<span class="esk-paren">(</span><span class="keyword">if</span> <span class="esk-paren">(</span><span class="builtin">=</span> last-missing missing<span class="esk-paren">)</span>
<span class="esk-paren">(</span><span class="keyword">throw</span> <span class="esk-paren">(</span><span class="preprocessor">Exception.</span> <span class="esk-paren">(</span><span class="builtin">str</span> <span class="string">"Couldn't resolve "</span> missing<span class="esk-paren">)))</span>
<span class="esk-paren">(</span><span class="keyword">recur</span> [<span class="esk-paren">(</span>grow-step missing type ns-map<span class="esk-paren">)</span> body] missing<span class="esk-paren">))</span>
ns-map<span class="esk-paren">)))</span></pre>
<p>The re-grow phase is where the pain-staking progress is made. The
first arity forces the <code>pre-load</code> delay which ensures
all the source is loaded for compilation purposes, then hands off
to the second arity. There's a recursive loop here: we attempt to
compile the body with the current ns-map
in <code>check-for-failure</code> (see below.) If it fails, we analyze the
problematic <code>missing</code> piece in <code>grow-step</code>,
which searches for all possible <code>candidates</code>, sorts
in <code>disambiguate</code>, and picks one. Then the compilation
is retried by <code>recur</code>ring.</p>
<p>Right now if the retry results in the same failure, it gives up,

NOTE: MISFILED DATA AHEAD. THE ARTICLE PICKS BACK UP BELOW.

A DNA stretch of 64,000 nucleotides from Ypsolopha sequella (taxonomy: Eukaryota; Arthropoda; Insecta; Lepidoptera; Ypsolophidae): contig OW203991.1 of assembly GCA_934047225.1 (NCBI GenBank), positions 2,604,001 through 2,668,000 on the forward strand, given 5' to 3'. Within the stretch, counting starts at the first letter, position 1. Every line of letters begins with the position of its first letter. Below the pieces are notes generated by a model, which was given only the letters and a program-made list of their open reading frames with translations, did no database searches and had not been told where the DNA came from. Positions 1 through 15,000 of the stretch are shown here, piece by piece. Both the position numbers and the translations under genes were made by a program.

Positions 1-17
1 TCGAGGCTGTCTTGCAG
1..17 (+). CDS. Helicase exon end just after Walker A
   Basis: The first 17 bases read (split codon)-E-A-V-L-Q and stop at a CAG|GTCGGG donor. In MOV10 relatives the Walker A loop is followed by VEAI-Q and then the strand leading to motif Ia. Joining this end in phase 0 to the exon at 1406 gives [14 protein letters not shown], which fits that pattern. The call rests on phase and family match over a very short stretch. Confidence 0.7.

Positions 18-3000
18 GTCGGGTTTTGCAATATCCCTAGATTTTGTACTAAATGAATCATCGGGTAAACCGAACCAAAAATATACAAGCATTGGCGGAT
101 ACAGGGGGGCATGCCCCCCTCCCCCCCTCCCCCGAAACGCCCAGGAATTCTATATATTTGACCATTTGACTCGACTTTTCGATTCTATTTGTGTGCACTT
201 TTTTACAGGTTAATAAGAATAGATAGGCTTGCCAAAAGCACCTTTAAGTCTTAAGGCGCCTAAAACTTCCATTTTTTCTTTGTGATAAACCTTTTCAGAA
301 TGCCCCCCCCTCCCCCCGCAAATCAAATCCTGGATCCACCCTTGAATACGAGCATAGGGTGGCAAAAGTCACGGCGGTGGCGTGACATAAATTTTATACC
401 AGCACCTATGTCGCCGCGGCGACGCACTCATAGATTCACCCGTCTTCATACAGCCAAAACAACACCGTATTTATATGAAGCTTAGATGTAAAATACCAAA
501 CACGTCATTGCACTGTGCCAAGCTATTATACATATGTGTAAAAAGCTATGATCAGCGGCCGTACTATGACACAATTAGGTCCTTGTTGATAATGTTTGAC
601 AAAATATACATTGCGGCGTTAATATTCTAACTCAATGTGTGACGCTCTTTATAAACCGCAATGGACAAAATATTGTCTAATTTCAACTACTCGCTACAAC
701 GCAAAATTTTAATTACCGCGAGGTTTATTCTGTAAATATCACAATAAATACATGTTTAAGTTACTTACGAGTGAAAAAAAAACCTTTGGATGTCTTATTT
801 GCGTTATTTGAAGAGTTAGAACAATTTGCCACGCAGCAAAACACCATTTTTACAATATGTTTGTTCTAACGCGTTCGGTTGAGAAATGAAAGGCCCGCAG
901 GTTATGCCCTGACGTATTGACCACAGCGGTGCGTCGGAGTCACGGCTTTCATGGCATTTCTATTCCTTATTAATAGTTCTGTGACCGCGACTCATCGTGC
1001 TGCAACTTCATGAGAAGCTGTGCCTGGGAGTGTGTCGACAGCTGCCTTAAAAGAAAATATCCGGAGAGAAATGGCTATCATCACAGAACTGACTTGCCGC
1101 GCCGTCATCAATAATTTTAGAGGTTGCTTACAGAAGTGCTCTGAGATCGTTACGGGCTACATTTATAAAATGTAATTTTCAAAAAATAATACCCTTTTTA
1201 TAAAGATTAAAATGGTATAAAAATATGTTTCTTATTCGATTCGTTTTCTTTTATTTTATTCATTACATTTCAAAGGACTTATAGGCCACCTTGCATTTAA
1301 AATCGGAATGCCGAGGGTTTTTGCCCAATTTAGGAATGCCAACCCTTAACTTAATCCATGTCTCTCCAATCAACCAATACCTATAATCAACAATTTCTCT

though there's no reason in the future it couldn't continue down
the list of candidates. Of course, if compilation succeeds, the
re-grow process is finished, and it returns
the <code>ns-map</code> with the new clauses for the next
phase, <code>stitch-up</code>.</p>
<p>But <code>check-for-failure</code> deserves special attention as
it's where the meat of the process happens:</p>
<pre class="code"><span class="esk-paren">(</span><span class="keyword">defn</span> <span class="function-name">check-for-failure</span> [ns-map body]
<span class="esk-paren">(</span><span class="keyword">let</span> [sandbox-ns `slamhound.sandbox#
ns-form <span class="esk-paren">(</span>stitch/ns-from-map <span class="esk-paren">(</span><span class="builtin">assoc</span> ns-map <span class="builtin">:name</span> sandbox-ns<span class="esk-paren">))</span>]
<span class="esk-paren">(</span><span class="keyword">binding</span> [*ns* <span class="esk-paren">(</span><span class="builtin">create-ns</span> sandbox-ns<span class="esk-paren">)</span>]